By LA Weekly
By Henry Rollins
By Weekly Photographers
By Shea Serrano
By Nate "Igor" Smith
By Dan Weiss
By Erica E. Phillips
By Kai Flanders
There’s a great line in the art-house Negro film Lift in which one character says to another, “Black people need therapy, too.” The line reverberates in the film because it’s spoken with droll precision; it reverberates in real life because it’s in pointed defiance of Afro-American cultural prejudices and misconceptions — that therapy is a “white” thing, that psychologists and psychiatrists are for the weak or pampered. The line is also weighted by its context: The film is about a young black woman who boosts jewelry and designer gear from high-end stores, selling most of her haul to a loyal clientele but using the best of it to win the heart of her emotionally frigid, materialistic mother. Lift is, among other things, a critique of the ways in which black folk — especially the hip-hop generation — use gaudy signifiers of wealth and privilege to mask emotional and spiritual wounds. Black people need therapy, too.
Rap music and hip-hop culture are rife with proof that Negroes need to stretch out on somebody’s couch and share. A lot of that proof is offered unintentionally, in lyrics and videos that reflect uncritical embrace and embodiment of racist stereotypes. But some of the proof is sly and knowing, wrapped in dark and “black” (as in culture) humor. Madness and emotional exhaustion are themes that are revisited constantly. The toll of living in poverty and despair, under the constantly reinvented rule of white supremacy, is the preferred subject matter for prophets and profiteers alike. In the last month, both Ja Rule and his obvious blueprint, DMX, have dropped CDs that are meant to be the equivalent of a tongue pushing against a loose tooth — agitating, insistent, bringing the pain.
Ja Rule’s disc, Pain Is Love, continues where his last effort, 2000’s Rule 3:36, left off. Ja, from the start of his career, has had a sharp ear for catchy pop hooks and riffs. (His remix some months ago of J.Lo’s single “I’m Real” was sublime, not only offering up one of the year’s best lines — “My appetite for loving is now my hunger pain” — but briefly giving musical heft to the Velveeta diva.) Yet where his debut, 1999’s Venni Vetti Vecci, emphasized the grit in its bubblegum-thug concoction, his second CD was remarkable primarily for its shrewd pop calculation. Splitting his material into two sharply outlined persona-modes — the barking, pitiless thug and the heartbroken, fuck-till-the-break-o’-dawn nigga — resulted in a windfall of radio and video hits.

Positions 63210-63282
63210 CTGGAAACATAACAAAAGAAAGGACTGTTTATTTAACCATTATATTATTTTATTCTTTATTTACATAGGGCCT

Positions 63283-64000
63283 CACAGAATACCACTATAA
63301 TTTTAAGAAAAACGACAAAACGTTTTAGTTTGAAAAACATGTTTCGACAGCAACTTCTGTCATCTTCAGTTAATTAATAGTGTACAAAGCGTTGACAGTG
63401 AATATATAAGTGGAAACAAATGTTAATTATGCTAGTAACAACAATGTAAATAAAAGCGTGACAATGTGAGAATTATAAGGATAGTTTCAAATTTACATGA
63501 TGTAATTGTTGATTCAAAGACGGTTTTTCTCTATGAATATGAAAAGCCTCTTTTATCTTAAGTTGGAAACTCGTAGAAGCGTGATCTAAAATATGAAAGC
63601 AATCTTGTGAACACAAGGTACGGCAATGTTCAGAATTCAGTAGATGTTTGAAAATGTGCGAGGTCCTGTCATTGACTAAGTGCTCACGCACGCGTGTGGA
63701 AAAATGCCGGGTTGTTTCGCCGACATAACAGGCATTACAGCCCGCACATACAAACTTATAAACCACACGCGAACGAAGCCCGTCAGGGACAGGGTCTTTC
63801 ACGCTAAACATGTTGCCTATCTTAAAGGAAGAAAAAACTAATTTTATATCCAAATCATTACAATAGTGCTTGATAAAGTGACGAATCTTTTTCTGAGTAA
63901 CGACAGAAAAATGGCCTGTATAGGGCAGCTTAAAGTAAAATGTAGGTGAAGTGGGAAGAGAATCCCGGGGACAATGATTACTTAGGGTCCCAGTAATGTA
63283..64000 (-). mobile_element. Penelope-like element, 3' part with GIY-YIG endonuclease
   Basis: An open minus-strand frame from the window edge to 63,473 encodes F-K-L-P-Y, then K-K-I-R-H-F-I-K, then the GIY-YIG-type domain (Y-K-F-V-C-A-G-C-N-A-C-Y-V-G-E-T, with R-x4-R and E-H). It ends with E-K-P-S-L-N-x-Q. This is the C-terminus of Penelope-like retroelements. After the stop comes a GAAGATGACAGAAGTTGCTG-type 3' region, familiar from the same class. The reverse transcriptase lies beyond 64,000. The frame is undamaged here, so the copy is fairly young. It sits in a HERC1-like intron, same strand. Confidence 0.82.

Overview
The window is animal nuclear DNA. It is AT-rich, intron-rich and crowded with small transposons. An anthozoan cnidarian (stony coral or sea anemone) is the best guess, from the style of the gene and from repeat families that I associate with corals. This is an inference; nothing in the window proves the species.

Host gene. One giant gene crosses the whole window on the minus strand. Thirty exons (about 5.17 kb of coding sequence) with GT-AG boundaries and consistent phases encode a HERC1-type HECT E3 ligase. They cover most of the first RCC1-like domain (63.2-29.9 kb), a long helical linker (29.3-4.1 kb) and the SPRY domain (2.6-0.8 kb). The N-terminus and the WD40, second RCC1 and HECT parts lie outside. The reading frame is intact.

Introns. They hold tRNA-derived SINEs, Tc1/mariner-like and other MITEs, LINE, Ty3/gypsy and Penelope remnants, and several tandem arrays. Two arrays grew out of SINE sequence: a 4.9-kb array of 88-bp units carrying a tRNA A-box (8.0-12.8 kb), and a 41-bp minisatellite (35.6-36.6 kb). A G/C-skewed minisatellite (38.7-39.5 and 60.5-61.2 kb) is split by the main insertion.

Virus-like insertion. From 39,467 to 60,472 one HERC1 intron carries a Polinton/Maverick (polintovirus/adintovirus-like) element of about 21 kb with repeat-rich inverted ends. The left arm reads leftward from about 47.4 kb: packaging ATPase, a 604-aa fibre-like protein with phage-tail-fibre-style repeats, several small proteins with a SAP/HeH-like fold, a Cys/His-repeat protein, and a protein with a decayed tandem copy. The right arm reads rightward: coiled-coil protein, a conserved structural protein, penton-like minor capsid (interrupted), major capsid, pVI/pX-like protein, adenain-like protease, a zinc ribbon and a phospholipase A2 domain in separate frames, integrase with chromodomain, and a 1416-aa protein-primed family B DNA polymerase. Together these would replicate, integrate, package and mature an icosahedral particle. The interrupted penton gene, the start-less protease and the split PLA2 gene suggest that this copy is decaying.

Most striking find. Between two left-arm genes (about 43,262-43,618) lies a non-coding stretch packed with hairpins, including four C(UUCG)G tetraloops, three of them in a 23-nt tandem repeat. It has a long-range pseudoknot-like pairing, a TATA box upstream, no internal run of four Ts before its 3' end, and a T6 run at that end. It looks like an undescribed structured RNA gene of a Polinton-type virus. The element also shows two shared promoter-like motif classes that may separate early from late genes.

The formula is refined on Pain, but it’s largely the same: phlegmatic vocals (listening to Ja long enough can make you crave a throat lozenge), ill-advised attempts at singing (inside every wiry thug rapper is a Fat Lutha struggling to come out), samples that desecrate R&B classics (Stevie Wonder’s “Do I Do” is gracelessly sodomized on the hit single “Livin’ It Up,” which features the non-singing singing of Case), and enough bling! bling! references to make Donald Trump cry “Uncle!” At the core of it all, of course, is anxiety — about realness, authenticity and manhood — masked as ferociousness. Black people need therapy, too.
Ja makes halfhearted, if loud, references to depression and spiritual pain, but they’re overshadowed by the need to floss and fuck with equal voracity; real introspection is nowhere to be found. He doesn’t yet seem capable of it. He’s still a boy. His descriptions of life in the hood and in his head are secondhand, regurgitated from every other rap record he’s ever listened to; if there’s anything personal or heartfelt on the whole disc, it’s suffocated by Ja’s lack of — or difficulty excavating — a real inner life. Neither his sadness nor his nihilism has any undertow; it’s all the mirror reflection of a pose struck by someone who was emulating someone else’s contrived stance in the first place . . . All roads lead back to Tupac.
Saying anything remotely critical of Tupac at this point is akin to strolling through the Vatican singing XTC’s “Dear God.” It just ain’t done. What Pac did better than anyone before him was twine a hardcore pose around a growl of self-pity passed off as social commentary. By cleaving himself into two marketable poses — sensitive poet-activist/unrepentant thug — he gave his niggas permission to weep withouat appearing weak, to write off bad behavior as righteous anger. He swerved from shameless sentimentality to taunts and threats that could be either pseudo-militant or incredibly childish, but rarely contained real political depth or fresh insights. And he begat DMX, who begat Ja Rule.
In support of their new releases, both DMX and Ja Rule drape themselves in imagery from ’60s civil rights marches and demonstrations — DMX in the video for “Who We Be,” Ja Rule on one of the two album covers released for Pain Is Love. It’s a tack designed to give legitimacy and weight to their personal narratives while snagging points for political consciousness. But where DMX gives off a strong whiff of (weed and) internal struggle, and some awareness of a larger world (the album itself is deathly anemic), Ja Rule just seems like a little boy who slid on his father’s shirt and shoes, clip-clopping around the house, making a lot of noise while grinning, “Look at me!”
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